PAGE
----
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+63 47 602 3759

​Find us: 

79 Hansen Street East Tapinac,

2200 Olongapo City, Philippines

© 2016 YWAM Olongapo

Filipino Life and culture

Food:

Filipinos eat rice with most meals. Plain steamed rice is the basis of their diet. They also eat a lot of fish, chicken and pork, which are often fried.

Table knives are not used. Forks and spoons are used for dining. 

Fast food has become a part of the culture, with national and international chains in many towns. A lot of meals at fast food restaurants include rice, although French fries also tend to be on the menu.

Body language:

If Filipinos don't understand a question, they open their mouths. Raised eyebrows signify recognition and agreement.

Laughter may convey pleasure or embarrassment; it is commonly used to relieve tension.

Staring is considered rude and could be misinterpreted as a challenge, but Filipinos may stare or even touch foreigners, especially in areas where foreigners are rarely seen.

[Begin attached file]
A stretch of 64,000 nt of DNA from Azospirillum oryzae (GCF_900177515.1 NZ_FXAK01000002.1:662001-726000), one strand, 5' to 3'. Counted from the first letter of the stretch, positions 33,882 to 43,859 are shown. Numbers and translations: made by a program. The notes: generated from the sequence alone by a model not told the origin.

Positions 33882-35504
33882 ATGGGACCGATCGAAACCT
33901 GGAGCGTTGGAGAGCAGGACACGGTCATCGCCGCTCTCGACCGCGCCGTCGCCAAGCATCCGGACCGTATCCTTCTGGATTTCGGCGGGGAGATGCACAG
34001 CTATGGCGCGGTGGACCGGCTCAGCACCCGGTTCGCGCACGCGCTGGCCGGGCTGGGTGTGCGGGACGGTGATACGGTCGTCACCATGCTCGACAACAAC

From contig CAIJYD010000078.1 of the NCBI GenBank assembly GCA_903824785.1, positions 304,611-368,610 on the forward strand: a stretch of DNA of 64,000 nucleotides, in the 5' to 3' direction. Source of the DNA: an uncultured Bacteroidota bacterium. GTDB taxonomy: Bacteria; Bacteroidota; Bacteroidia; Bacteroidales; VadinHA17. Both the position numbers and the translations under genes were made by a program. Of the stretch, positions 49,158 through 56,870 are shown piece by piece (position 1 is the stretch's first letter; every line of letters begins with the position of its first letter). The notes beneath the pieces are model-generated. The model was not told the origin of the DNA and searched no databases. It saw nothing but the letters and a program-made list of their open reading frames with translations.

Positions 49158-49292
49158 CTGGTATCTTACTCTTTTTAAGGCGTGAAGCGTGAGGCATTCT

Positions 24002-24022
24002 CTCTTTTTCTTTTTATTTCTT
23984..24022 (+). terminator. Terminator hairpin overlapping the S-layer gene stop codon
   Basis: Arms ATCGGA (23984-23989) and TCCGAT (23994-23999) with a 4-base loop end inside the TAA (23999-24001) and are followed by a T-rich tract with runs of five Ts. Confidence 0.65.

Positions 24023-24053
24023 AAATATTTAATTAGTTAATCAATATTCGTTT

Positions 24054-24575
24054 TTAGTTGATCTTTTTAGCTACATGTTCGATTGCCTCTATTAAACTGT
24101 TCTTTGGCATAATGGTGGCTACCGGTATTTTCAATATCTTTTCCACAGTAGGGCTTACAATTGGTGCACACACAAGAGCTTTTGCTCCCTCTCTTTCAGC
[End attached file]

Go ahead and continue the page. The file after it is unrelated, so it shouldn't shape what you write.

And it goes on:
To Filipinos, standing with your hands on your hips means you are angry.

Never curl your index finger back and forth (to beckon). This is an insult. To beckon, extend your arm, palm down, moving your fingers in a scratching motion. Touch someone's elbow lightly to attract attention. Do not tap on the shoulder.

Pointing with your finger is considered to be rude, Filipinos point with pursed lips.

"Eyebrow flash" - a quick lifting of the eyebrows - is a Filipino greeting.

Culture:

To call someone, Filipinos will often shout 'psst'

Hospitality is a big part of Filipino culture, they will always be sure to make sure you have eaten even if they don't have a lot of money

Respect is also a big part of Filipino culture. They call older females ate (meaning older sister) and older males kuya (meaning older brother). The word 'po' is often used after words as a sign of respect. A greeting for someone who is much older than you, is to take their hand and place it on your forehead.

Religion:

The religion in the Philippines is predominantly Roman Catholic at over 80% of the population. 

Dress code:

Because of the nature of our ministry we generally ask for shoulders to be covered and no low cut tops, no topless and no short shorts. But in the summer months (March-May) we allow vest tops, but no spaghetti straps. When it comes to swimming, if you are at a tourist spot swimming costume, swimming shorts, or bikini is fine, but at a local spot sometimes tops and shorts are needed to be considerate of the locals. 

BASIC TAGALOG

thank you - salamat 

you're welcome - walang anuman

yes - oo

no - hindi

how are you? - kumusta ka?

good - mabuti

payment (particularly when on jeepneys) - bayad

stop (to get off a jeepney) - para